Small, but loud. Image Credit: YouTube / Science Magazine / Isao Hirabayashi and Ryutaro Goto
A worm measuring a mere 29mm long makes one of the loudest sounds heard anywhere in the animal kingdom.
First discovered along Japan's Pacific coast two years ago, the species - Synalpheus paraneomeris
- lives inside sponges where it patiently waits for its prey to come along.
It wasn't until marine biologist Ryutaro Goto from Kyoto University and colleagues recorded the sound made by these tiny creatures that the significance of their deafening popping sounds was realized.
At 157 decibels, the sound is almost equivalent to sticking your head inside a Boeing 747 jet engine.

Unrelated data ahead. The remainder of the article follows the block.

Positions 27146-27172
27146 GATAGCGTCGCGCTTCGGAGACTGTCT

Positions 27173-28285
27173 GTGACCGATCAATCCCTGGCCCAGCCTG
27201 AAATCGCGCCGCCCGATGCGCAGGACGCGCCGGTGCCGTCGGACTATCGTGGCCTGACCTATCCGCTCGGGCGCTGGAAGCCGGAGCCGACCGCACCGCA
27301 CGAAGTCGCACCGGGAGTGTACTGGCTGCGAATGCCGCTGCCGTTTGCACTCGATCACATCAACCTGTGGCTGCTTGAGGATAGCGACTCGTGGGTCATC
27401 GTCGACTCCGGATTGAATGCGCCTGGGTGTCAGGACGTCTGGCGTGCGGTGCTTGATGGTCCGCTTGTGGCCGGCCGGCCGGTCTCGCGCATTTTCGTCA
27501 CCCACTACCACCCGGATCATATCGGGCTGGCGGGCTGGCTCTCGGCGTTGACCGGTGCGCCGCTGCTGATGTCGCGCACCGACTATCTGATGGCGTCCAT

Any sound exceeding 130 decibels has the potential to physically damage our ears.
Scientists believe that the worms make the sound by creating a cavity bubble using their thick pharyngeal muscles before forcefully exploding it open.
"A loud pop may be a byproduct of the rapid mouth attack, but it may also aid intraspecific communication," the team wrote.
You can hear the sound for yourself in the video below.
Source: Science Alert | Comments (2)
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